By Fatemeh Mohammadipour

Everything will return to normal after Trump's gone: professor

September 12, 2018 - 10:28

TEHRAN - President Donald Trump has done a lot of questionable action since he was in office, including issues within the United States - changing members of the cabinet, advisers and dismissal of director - and issues outside the United States, including the systematic withdrawal of international treaties and economic and political tensions with its former allies.

A reporter at Tehran Times newspaper recently interviewed Tom Phuong Le, Professor of Political Science, university of Pomona, USA.
Following is the complete text of the interview with Professor Tom Phuong Le:

Q: Nowadays we are witnessing great gaps and differences among G7 member states while SCO member states are moving forward more convergence. Some believe that the orders and the regimes created after World War II are declining and because of this reason the U.S. is not going to pay the costs of regimes like NATO, WTO and different free trade treaties like NAFTA… What do you think of this? Why the U.S. is not ready to pay the costs of the regimes and orders as before?

A: I think the GAPs are more between President Trump and the G7 members, not among the G7 members themselves. If anything, Trump has made them closer. As for SCO, it has always been the superpowers calling the shots with the smaller countries riding along. So I don’t think they are a good comparison because their size and scope are so different. With that said, I don’t think the old liberal economic order is going away, but it does indicate that other, non-western led, institutions will have an impact. Those non-western institutions though are modeled on many of the old institutions and are not designed to replace them.

As for the U.S. not paying, it’s because Trump is not a normal president. I feel that once he is gone, things will go back to normal

Q: While the U.S. president Donald Trump attended the NATO and G7 summits with an aggressive approach toward Washington’s allies, he is trying to improve relation with North Korea and Russia with a reconciling approach. Why?

A: President Trump likes strong man tactics, so the authoritarian leaders seem to appeal to him more. He also likes to do things that upset establishment politicians. It’s a very strange way to do foreign policy.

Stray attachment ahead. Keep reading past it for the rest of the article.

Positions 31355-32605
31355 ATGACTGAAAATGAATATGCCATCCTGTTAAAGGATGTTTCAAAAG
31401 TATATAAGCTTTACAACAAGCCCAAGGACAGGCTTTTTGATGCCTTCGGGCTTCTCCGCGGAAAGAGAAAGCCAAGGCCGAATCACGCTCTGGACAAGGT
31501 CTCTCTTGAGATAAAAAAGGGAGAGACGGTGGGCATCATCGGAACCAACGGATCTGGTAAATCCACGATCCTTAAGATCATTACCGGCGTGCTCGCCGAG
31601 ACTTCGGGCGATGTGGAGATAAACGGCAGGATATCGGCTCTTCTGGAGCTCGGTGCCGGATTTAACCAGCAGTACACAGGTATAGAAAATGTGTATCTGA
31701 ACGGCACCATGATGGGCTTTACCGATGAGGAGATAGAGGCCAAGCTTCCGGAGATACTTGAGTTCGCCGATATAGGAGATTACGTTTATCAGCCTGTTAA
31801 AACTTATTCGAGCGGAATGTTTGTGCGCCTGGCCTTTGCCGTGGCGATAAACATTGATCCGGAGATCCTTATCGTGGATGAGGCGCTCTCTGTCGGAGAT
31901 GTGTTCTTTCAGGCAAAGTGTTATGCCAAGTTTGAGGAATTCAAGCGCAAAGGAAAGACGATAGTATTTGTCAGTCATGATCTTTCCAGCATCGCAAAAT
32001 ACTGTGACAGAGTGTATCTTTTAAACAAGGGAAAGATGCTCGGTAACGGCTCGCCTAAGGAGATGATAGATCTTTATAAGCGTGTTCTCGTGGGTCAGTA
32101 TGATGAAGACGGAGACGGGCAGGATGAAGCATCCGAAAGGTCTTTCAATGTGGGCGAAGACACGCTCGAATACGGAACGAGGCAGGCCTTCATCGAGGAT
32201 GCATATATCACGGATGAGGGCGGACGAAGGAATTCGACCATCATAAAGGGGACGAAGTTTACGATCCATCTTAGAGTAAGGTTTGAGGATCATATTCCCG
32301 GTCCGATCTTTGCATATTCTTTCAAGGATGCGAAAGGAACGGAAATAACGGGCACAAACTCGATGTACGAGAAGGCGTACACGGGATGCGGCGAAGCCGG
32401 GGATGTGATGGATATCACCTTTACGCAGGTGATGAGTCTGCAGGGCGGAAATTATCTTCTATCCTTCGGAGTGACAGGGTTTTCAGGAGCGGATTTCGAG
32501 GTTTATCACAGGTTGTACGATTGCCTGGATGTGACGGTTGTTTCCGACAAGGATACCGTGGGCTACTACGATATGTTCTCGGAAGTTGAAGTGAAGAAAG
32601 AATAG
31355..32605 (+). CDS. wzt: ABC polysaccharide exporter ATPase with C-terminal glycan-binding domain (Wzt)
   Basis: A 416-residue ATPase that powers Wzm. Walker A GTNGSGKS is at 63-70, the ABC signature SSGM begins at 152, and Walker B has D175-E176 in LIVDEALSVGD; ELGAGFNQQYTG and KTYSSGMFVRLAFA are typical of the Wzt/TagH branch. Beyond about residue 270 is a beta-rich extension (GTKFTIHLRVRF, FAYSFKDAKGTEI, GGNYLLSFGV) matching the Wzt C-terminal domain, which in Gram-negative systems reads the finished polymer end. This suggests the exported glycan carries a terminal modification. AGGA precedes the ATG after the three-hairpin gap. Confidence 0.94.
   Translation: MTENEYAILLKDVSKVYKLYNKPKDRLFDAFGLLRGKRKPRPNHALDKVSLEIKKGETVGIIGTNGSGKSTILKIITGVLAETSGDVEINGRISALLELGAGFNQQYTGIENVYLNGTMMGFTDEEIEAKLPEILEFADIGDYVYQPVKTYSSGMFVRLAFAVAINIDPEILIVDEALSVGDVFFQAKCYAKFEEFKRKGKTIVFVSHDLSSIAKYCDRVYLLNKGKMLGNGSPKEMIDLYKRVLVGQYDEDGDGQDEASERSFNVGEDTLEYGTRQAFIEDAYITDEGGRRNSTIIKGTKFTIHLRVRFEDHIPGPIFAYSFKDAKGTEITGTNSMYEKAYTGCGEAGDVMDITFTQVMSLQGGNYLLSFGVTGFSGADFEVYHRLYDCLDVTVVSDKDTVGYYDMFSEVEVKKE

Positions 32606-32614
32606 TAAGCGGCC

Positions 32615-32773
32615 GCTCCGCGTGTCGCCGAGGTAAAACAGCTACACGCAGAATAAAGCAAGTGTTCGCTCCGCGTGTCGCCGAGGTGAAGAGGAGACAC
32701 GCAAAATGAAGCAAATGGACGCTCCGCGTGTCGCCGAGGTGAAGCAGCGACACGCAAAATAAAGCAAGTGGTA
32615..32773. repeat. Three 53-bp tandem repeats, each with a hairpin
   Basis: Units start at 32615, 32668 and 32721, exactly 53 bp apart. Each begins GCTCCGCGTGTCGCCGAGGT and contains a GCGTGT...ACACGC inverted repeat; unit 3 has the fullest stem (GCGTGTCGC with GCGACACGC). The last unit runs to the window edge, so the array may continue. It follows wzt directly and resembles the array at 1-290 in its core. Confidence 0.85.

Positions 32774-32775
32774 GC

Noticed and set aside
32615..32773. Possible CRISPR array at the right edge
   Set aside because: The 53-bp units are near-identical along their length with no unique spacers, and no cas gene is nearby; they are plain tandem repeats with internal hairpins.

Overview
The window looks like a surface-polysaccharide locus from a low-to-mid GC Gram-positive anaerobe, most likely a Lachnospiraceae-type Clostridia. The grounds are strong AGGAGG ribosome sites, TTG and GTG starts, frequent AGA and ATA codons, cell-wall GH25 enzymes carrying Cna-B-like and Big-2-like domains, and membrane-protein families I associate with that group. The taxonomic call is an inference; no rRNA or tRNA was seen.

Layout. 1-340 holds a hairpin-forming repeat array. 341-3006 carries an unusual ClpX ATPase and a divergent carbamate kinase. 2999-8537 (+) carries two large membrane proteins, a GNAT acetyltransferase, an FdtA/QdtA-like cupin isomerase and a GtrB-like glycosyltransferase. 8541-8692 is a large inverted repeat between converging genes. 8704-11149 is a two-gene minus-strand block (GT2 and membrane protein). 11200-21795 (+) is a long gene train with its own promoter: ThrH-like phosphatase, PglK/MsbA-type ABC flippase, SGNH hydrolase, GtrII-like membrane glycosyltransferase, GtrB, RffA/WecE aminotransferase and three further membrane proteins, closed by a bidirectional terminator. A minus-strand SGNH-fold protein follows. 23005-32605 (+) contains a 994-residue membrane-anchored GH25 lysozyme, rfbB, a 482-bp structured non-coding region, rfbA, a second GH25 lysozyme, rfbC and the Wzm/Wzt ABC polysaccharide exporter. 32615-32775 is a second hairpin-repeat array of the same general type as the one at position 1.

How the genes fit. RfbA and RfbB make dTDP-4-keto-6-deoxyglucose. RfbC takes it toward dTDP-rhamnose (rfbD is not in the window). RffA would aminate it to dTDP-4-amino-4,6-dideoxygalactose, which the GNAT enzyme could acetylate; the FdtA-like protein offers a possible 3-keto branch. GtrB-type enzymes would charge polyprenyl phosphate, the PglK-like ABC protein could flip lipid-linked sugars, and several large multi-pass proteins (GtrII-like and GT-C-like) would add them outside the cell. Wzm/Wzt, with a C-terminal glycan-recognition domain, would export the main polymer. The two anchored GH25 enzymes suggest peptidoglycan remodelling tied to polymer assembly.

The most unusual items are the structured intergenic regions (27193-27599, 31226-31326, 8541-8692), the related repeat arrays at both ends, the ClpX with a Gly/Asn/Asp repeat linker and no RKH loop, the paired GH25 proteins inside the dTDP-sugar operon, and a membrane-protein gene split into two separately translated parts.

Q: International community is experiencing a new area in which while the U.S. is retreating from the old orders and regimes, China is trying to impose its own orders and regimes by reviewing ancient Silk Road project. To what extent the developments in the Middle East especially in Syria are affected by international systems structure which is changing?

A: I think Syria is the great tragedy if IR because states have not been able to work together to solve that crises. The one belt one road initiative is more of an economic thing that has little to do with Syria. The way I see it, the UN Security Council needs to work together to address the Syrian crises, but its problems are not unique to the current political climate. The UN Security Council has always been political.

Q: Some theoretician including John Mearsheimer believe that one of the most important elements of president Trump’s foreign policy is to move toward offshore balancing and reduction of troops and increasing of animosity with Iran. Do you agree with this? Will the U.S. decrease the number of its troops in Middle East? If we accept that the mentioned elements be the base for Trump’s foreign policy, how will Washington confront with Iran’s regional influence?

A: John Mearsheimer is awful. I think his policy proposals are always ad hoc, and it’s unclear when a country should offshore balance and when it should not according to his theory. With Trump, it seems like he is slowly increasing the U.S. footprint in the Middle East, so I don’t think he is listening to Mearsheimer. Trump doesn’t read. He just does things according to his guy feelings.

Q: Reacting to President Trump’s remarks calling EU as the U.S. foe, Donald Tusk, president of the European Council asked Trump and Putin not to disturb world order. Do you think that Trump and Putin are going to create a new world order? If your answer is yes, how will the new polarization be in the new order?

A: Russia is weaker than people thing, especially economically. I don’t think Putin and Trump can remake the world order. They don’t have any idea of a replacement system. However, they can weaken it and lead states to be less collective in addressing world issues, like climate change, free trade, and humanitarian crises.

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